Advanced Pediatric Therapies


Are Temper Tantrums and Sensory Meltdowns the Same Thing?


Does this look familiar?

I read a great article recently about sensory meltdowns and it was a great reminder to talk to the parents we work with about a dynamic that can very easily be misinterpreted.  So what is a “temper tantrum?”  Most of the time,  temper tantrum is easily recognizable in toddlers and maybe even teenagers!  Your child is not getting their way, or what they want and they pitch a fit, screaming and crying.  They can roll around on the floor, sometimes even hitting their heads against a wall in the extreme.  A temper tantrum is often being characterized by a child being told “no.”

In contrast, a sensory meltdown could better be described as a “release,” or overflow of emotion as a result of being exposed to a sensory input that feels unpleasant or even intolerable.  In the article, the mom describes her 9 year old daughter as holding it together then crying in the car after cheerleading practice became intolerably loud.  Of course, when your child is younger and can’t tell you what the upsetting force was, it gets trickier.  If you see a meltdown coming on, you can ask yourself or your child a few questions, based on your knowledge of them and what sets them off:

  • Is it too bright in here?  Do you need your sunglasses?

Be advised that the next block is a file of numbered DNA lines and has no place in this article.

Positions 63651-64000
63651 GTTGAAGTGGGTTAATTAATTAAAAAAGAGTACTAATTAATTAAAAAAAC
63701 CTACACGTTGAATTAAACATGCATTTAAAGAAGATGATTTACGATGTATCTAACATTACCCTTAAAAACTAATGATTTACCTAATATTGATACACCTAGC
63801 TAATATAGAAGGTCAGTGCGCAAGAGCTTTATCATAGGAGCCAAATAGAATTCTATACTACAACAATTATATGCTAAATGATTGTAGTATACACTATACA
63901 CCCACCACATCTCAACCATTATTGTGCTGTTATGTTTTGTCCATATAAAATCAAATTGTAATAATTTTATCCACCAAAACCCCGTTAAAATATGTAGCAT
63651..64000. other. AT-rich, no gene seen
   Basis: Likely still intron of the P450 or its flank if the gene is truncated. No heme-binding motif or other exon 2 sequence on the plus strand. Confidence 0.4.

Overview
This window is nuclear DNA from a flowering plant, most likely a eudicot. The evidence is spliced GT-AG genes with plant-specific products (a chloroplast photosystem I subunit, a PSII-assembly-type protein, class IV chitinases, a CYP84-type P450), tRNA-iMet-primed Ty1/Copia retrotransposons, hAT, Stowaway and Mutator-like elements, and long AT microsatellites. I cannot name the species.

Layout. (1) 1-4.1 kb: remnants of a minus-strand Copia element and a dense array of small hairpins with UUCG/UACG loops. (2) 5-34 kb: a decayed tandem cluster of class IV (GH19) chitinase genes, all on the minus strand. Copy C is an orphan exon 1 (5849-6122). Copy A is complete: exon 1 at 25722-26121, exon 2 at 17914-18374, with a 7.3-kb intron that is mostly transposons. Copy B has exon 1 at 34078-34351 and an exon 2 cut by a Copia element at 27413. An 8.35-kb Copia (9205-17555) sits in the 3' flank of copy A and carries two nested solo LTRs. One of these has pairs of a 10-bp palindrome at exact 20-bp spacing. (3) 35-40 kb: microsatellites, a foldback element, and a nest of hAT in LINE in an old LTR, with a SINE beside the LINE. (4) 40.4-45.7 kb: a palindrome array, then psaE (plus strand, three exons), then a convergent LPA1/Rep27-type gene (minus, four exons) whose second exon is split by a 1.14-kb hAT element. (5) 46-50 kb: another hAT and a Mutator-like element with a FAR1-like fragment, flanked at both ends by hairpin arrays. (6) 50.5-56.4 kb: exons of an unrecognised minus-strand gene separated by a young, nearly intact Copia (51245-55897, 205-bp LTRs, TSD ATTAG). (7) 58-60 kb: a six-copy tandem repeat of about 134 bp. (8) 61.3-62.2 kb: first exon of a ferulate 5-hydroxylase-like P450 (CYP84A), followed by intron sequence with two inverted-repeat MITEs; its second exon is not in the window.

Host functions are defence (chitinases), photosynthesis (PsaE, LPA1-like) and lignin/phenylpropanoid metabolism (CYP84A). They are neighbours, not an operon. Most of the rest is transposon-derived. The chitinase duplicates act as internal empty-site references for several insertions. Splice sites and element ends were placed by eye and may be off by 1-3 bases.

• Do we need to leave?
  • Does your body feel funny?
  • Are you uncomfortable?

Assure them you are there to help.  However, once your child is in a meltdown, they are already experiencing “fight or flight.”  This means that their nervous system has gotten involved, and you are less likely to be able to intervene. At that point, you can:

  • Talk as little as possible.
  • Give them space to breathe, cry, whatever they need to do.  This is what the mom inherently knows to do in the article.
  • Remove them from adverse environment.
  • Plan for next time!  Make a “retreat” in your home:  a quiet space with noise cancelling headphones, quiet music, dim lights and away from anything unpleasant. Maybe some gum, a quiet toy but no screens.


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“Halloween Tips to Avoid Meltdowns”

I came across this article and thought it would be great for our kiddos.  Originally published by

by Lori Lite

Halloween Tips to Avoid Meltdowns with Kids! Enjoy these TRICKS to make sure your child’s Halloween experience is a TREAT! You and your children will benefit from these tips and most of them can be applied to children with special needs. Children with Aspergers, Autism, SPD, and general anxiety orders can enjoy Halloween with a few adjustments.

  1. Be flexible! Do not make your definitions of a fun Halloween define your child’s expectation of fun.  It is not necessary for children to have the full blown experience in order for them to have a good time.  If you child wants to answer the door and hand out candy, then let them do that without guilt. If your child wants to sit on the porch and costume watch, then let them. If they just want to go to bed……  Trust me it will not matter when they go to college!